Take Me Out

Take Me Out 1
January 18, 2014

Richard Greenberg’s Tony-Award winning drama “Take Me Out” gets a welcomed mounting in the intimate 49-seat Flight Theatre in the Complex.

Gay theatre aficionados may remember “Take Me Out” for the extended shower scenes of its baseball players. And, yes, they’re nude in this small theatre!

Greenberg’s script, a finalist in the 2003 Pulitzer Prize for Drama, lays out the subsequent events that result after Darren Lemming, a superstar baseball player publicly announces he’s gay.

Photo credit: Shari Barrett (from left) Will Bethencourt, Barry Brisco

Barry Brisco inhabits Lemming with more sensitivity and humanity than previous interpretations I’ve seen.

As Lemming’s closest friend and teammate, Kippy narrates and guides the audience through their two-hour-and-twenty trials and tribulations.

Will Bethencourt charismatically commands the stage with insights, warmth, compassion, and sense of humor making Kippy a friend everyone would want in their corner.

Accompanying his coming out, Lemming gets a new business manager/accountant in the personage of baseball non-enthusiast Mason portrayed most flamboyantly by Richard Sabine.

Others in this talented ensemble having their moments to shine include Kyle Colton as Shane, the talented but conflicted pitcher with a troubled past; Takumi Bansho as Kawabata, the non-English speaking star pitcher from Japan; Justin Teitell as Jason, the naive country bumpkin with not a mean bone in his body or mean thought in his head; Peter Stoia as the always-speaks-his-mind Toddy, even if all his mind isn’t always there; and PJ Waggaman as the Coach who leads with a lighter touch.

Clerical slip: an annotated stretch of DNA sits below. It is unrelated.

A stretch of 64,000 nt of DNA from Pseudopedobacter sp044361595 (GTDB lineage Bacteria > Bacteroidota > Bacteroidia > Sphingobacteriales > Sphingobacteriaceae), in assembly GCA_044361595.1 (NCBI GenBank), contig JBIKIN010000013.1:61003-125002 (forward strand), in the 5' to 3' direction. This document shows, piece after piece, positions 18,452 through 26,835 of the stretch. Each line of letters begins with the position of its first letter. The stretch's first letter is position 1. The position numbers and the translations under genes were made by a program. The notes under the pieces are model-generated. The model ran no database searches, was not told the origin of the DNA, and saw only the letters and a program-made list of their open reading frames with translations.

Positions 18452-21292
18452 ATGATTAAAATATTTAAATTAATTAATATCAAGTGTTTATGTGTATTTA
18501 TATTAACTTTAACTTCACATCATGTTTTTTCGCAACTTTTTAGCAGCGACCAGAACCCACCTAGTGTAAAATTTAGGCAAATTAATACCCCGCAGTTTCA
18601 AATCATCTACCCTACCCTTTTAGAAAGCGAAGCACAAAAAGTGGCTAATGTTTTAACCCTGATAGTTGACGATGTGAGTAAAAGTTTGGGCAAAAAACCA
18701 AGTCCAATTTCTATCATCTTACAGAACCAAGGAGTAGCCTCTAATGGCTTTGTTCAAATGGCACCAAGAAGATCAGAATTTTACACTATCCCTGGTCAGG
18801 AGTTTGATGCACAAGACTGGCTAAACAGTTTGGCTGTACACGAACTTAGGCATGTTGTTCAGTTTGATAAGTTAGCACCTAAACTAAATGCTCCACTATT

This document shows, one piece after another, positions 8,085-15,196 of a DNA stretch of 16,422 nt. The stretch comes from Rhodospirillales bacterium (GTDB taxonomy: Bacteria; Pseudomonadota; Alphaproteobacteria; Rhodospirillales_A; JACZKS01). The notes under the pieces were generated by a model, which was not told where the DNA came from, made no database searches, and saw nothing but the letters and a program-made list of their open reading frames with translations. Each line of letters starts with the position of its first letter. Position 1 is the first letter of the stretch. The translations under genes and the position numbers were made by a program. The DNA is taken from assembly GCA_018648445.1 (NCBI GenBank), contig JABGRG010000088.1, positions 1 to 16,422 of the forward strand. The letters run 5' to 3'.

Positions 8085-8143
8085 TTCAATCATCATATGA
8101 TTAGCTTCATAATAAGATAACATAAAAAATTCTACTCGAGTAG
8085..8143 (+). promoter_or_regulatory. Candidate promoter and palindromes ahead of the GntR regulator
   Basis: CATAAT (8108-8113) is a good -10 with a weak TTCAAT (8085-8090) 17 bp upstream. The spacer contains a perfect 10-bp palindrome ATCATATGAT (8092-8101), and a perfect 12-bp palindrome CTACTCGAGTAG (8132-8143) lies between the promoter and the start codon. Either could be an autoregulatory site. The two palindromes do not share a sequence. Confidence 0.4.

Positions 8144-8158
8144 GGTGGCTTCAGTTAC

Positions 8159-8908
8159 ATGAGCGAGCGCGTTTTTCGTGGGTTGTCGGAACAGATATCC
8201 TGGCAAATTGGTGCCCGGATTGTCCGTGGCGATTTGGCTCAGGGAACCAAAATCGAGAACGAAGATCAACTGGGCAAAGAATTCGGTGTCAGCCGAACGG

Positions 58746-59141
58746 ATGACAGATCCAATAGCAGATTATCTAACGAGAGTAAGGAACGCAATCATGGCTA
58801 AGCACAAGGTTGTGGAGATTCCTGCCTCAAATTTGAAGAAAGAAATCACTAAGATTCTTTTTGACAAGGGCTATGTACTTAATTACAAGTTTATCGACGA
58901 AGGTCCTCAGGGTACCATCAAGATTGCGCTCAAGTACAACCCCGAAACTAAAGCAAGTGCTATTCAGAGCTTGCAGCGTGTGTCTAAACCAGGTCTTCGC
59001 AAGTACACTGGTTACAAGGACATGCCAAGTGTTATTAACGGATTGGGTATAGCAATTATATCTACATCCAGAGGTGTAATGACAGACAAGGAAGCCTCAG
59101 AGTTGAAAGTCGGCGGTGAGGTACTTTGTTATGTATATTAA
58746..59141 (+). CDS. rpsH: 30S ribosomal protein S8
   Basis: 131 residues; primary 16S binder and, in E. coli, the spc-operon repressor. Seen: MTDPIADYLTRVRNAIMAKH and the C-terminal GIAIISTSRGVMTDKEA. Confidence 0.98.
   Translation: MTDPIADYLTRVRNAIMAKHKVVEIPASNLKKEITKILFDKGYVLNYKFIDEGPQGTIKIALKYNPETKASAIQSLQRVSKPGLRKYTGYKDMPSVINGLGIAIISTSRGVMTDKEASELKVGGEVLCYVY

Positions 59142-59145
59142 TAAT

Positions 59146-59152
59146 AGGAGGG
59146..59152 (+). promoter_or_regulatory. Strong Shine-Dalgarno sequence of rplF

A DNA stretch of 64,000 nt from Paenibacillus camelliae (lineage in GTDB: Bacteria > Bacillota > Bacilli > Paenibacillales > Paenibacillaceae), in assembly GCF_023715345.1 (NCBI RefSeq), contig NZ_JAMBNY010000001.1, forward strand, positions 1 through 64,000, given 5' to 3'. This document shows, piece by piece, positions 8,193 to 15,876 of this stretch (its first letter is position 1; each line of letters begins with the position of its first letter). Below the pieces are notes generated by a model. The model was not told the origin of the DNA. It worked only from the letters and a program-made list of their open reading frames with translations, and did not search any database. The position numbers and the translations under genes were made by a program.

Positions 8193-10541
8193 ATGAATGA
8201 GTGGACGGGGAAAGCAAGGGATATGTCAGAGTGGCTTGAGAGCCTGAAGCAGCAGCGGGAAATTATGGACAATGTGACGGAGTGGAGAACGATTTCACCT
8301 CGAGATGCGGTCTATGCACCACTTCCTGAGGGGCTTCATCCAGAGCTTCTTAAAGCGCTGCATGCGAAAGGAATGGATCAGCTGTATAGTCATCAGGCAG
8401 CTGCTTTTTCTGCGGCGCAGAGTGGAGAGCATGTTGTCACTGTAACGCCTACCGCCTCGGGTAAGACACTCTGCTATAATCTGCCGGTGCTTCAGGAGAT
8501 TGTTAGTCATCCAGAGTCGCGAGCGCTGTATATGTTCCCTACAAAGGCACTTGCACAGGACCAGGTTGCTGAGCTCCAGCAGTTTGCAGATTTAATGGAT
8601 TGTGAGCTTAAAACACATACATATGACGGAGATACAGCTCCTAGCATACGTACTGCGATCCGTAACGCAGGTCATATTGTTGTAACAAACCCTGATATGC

Photo credit: Shari Barrett The cast of TAKE ME OUT includes: (seated from left): Rich Sabine, Kyle Colton, Barry Brisco, Will Bethencourt, PJ Waggaman (standing from left): Takumi Bansho, Gustaf Saige, Edwin Rush, Justin Teitell, Peter Stoia

Technical elements (Kyle Colton’s set design, John Toom’s lighting, and Justin Orkin’s sound) very good and comparable to larger equity-waiver houses, save two instances which possibly director Emanuel Millar could remedy.

Scenes/location changes were handled smoothly and efficiently via spotlighting and a movement of a piece of furniture or two.

Except for the not-invisible transformation of the locker room into Mason’s apartment. A few pieces of props thrown over an intricate locker room set strains the audience’s belief in switching scene/location.

Also, during Mason’s initial revealing monologue, the teammates distractingly take focus shower stage left.

Go for the nudity. Stay for the involving drama.

Performances thru February 2, 2014

The Flight Theatre in the Complex, 6476 Santa Monica Blvd., LA 90038

Thursdays thru Saturdays @ 8p & Sundays, Jan. 12 & 19 @ 7p, 26 @ 3p, & Feb. 2 @ 8:30p

For tickets, call (424) 333-2117 or online @ www.brownpapertickets.com/event/532655.